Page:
CS6 continues to include the brilliant planar tracker Mocha AE, but now offers its own 3D camera tracker for extensive analysis and tracking of all sorts of moving images.
I personally put AE’s camera tracker to the test on a challenging shot to place a still image of a truck onto the side of the road in a moving video shot. AE’s old motion tracker couldn’t accurately track the shot because there weren’t enough solid points in the video to track with the perspective of driving forward down a dirt road.
Mocha AE and Mocha Pro were not the right tools for this shot, either, as there were no “planes” of texture to track. The third-party CameraTracker filter from The Foundry did better but ultimately struggled to pin accurate tracking markers on this admittedly poor shot.
However, AE’s new built-in 3D camera tracker worked the first time and gave me an excellent set of markers onto which to pin the truck image. Despite the bumpy handheld video shot, I was able to make it appear as if the truck was actually there on the side of the road the whole time.
Now this is not a criticism in any way of CameraTracker or Mocha. They are awesome tools. But different situations call for different solutions, and the addition of AE’s 3D camera tracker is an amazing built-in feature.
AE CS6 has a huge number of other enhancements, such as rolling shutter repair, vector graphics extrusion, variable feathering controls on masks, ray-traced shapes and text, and more built-in effects.
Perhaps the biggest improvement is one you can’t see but will notice right away. The new global performance cache feature rethinks how After Effects manages previews and pre-render files. In past editions, after any change to a file in the timeline, After Effects would need to rebuild its RAM preview cache before the clips would play back in real time (and complex projects might never achieve realtime playback).
Now, After Effects is smart enough to re-use any of its cached files and only rebuilds the portions it needs to. And it does this in the background. So realtime playback happens faster, which means less waiting to preview the timeline.
With Adobe’s acquisition of the Automatic Duck plug-ins, After Effects is now able to directly import Avid AAF and Final Cut Pro 7 XML projects.
One of the two new products introduced with CS6, Prelude is similar to FCP’s Log and Transfer window but with more functionality. It allows the editor or on-set digital intermediary technician to log footage, add metadata and comments, set in-out points, transcode if necessary, and create a rough-cut edit -- all before sending the footage to Premiere Pro.
A welcome feature of Prelude is its media management. With Premiere Pro, entire clips are brought into the project before setting in-out points or even knowing if the editor wants that file at all. The “see it all” approach is good and fine, except that when files are added to the project bin, Premiere Pro begins transcoding the files in the background so the app can work with them.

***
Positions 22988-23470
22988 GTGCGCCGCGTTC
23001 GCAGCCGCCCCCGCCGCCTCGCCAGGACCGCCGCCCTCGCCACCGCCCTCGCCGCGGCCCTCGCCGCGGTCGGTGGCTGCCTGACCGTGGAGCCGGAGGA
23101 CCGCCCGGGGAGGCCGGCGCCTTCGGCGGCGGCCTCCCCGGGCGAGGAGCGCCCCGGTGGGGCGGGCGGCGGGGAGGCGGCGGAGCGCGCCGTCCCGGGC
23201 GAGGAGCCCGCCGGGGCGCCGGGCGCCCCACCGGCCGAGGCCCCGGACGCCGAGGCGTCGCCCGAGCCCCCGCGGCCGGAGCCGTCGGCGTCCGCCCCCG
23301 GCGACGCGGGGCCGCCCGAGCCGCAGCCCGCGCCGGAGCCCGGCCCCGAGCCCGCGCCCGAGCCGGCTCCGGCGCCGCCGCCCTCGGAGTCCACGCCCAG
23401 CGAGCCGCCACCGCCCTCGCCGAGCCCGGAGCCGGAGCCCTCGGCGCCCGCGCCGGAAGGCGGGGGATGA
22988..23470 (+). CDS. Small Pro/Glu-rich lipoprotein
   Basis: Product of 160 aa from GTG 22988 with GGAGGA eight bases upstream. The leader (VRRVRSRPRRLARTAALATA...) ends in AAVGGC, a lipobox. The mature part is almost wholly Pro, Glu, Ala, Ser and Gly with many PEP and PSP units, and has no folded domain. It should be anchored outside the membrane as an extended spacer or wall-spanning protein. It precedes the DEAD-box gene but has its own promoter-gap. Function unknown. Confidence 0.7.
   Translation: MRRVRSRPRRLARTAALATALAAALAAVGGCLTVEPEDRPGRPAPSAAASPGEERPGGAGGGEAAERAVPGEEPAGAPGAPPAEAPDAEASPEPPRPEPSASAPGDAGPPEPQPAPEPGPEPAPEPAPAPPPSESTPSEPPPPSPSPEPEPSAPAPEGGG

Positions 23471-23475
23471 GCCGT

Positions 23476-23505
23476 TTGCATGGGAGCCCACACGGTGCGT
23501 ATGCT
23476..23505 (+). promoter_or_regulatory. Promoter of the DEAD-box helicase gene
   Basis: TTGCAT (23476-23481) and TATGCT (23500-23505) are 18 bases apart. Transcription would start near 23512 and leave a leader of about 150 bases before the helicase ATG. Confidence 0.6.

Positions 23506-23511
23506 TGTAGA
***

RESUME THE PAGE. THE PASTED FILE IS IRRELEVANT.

This background transcoding applies to the entire clip of course, including all the parts the editor doesn’t want to use. The result is that Premiere Pro creates an ever-growing heap of transcoded files in a folder buried in the user’s hard drive called Media Cache Files. (This location can be changed in the preferences.) The Media Cache folder can quickly grow to tens of gigabytes, and the files are never deleted unless the user cleans out the entire folder.
Every time a file is re-rendered, new files are added to the Media Cache folder, potentially slowing down the system and obviously filling hard drive space.
With Prelude, the user determines what portions of the clips are transcoded. This results in smaller cache files and better media management.
Dealing with these semi-hidden cache files is a tricky business for developers. Simply deleting them can cause an edit project to become unreadable, as Final Cut Pro users have found out when they get error messages that the program can’t find a bunch of cryptically named render files and therefore can’t open the project. But eventually they need to be cleaned out or they’ll fill up the hard drive.
Prelude takes steps in the right direction to help editors deal with the original, transcoded and cache files that amass in edit projects. And the logging and simplified meta-data entry features will certainly be of benefit to editors and their assistants on projects large and small.
Too Much to List
I’ve only touched on some of the new features in a few of the CS6 applications. There are dozens and dozens.
CS6 is absolutely a major version upgrade. And Adobe has staked its claim as a leader in meeting the needs of editors, artists and other production professionals, as well as delivering cutting edge features, all in the name of helping the users do their jobs quicker and more effectively.
Adobe has also introduced a new pricing and delivery model for CS6, the Creative Cloud multi-platform subscription, as an alternative to fully purchasing single-machine installations from disc installers.
Adobe CS6: Video Tutorial